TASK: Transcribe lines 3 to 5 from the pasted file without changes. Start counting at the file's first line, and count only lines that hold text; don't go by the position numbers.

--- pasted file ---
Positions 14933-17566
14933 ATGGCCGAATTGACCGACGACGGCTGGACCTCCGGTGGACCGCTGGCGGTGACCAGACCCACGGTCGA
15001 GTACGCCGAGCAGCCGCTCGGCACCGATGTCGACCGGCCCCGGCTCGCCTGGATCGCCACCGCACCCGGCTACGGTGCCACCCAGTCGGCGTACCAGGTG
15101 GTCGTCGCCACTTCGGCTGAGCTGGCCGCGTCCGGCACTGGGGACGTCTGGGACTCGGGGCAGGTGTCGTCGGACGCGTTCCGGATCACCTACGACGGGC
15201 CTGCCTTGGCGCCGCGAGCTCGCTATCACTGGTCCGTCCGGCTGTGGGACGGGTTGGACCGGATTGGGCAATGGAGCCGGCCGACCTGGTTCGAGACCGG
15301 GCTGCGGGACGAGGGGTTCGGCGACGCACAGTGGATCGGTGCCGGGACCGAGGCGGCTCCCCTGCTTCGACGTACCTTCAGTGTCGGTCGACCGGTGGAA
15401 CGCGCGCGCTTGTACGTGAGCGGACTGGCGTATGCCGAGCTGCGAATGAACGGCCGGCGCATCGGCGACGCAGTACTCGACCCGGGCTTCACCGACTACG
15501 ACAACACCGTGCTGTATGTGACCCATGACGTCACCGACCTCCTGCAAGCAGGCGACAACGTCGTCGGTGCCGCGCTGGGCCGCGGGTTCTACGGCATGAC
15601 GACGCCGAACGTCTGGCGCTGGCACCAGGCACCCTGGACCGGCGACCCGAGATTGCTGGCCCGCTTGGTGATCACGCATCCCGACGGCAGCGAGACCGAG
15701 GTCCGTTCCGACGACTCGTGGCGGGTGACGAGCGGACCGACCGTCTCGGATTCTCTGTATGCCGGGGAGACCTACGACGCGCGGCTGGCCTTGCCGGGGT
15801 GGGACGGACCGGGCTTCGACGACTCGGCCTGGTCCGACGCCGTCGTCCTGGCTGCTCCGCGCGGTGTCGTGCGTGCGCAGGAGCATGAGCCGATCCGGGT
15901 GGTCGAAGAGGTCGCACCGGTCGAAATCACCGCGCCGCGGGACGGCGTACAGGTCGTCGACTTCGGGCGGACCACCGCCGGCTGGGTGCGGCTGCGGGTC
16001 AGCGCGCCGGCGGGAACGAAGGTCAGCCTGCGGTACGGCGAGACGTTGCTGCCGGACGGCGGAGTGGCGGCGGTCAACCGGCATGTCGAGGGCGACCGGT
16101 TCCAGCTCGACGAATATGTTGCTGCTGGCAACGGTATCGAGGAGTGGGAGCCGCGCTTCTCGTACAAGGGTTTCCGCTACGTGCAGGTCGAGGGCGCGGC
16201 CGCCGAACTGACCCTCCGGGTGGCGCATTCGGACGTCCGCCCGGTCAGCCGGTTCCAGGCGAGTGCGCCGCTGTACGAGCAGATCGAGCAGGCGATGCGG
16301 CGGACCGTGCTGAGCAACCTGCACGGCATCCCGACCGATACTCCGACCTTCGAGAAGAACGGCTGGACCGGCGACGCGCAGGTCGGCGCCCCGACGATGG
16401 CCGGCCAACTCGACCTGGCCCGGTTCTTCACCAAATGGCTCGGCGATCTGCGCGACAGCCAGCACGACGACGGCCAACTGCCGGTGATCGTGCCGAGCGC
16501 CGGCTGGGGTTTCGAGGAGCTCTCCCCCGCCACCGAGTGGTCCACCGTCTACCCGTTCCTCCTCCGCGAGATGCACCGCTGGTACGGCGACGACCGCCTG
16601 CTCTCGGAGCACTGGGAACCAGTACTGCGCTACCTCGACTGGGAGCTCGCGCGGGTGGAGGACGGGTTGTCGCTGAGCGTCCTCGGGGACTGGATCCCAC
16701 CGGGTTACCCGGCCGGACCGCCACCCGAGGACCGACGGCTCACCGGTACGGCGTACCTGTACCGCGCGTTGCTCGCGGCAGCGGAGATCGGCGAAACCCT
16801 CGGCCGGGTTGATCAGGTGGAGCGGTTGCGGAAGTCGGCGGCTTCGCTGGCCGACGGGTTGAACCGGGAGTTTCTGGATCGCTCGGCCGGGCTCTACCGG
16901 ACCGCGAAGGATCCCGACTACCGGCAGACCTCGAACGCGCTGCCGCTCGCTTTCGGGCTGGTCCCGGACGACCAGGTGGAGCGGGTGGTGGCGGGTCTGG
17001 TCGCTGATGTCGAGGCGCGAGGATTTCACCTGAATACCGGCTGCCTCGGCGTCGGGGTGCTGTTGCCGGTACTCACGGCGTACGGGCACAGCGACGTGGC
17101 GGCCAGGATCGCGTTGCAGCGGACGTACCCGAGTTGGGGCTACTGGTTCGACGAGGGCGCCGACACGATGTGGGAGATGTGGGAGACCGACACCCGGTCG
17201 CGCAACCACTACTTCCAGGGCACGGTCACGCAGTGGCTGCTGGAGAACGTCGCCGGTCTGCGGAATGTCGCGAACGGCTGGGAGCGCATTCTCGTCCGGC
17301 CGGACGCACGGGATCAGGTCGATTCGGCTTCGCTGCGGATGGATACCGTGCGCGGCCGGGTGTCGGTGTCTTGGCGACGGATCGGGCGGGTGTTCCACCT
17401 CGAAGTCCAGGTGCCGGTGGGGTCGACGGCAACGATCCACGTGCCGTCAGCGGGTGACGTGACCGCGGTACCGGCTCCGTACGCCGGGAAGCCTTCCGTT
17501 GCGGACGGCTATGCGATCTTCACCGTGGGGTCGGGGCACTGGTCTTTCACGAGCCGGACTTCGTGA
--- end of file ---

15001 GTACGCCGAGCAGCCGCTCGGCACCGATGTCGACCGGCCCCGGCTCGCCTGGATCGCCACCGCACCCGGCTACGGTGCCACCCAGTCGGCGTACCAGGTG
15101 GTCGTCGCCACTTCGGCTGAGCTGGCCGCGTCCGGCACTGGGGACGTCTGGGACTCGGGGCAGGTGTCGTCGGACGCGTTCCGGATCACCTACGACGGGC
15201 CTGCCTTGGCGCCGCGAGCTCGCTATCACTGGTCCGTCCGGCTGTGGGACGGGTTGGACCGGATTGGGCAATGGAGCCGGCCGACCTGGTTCGAGACCGG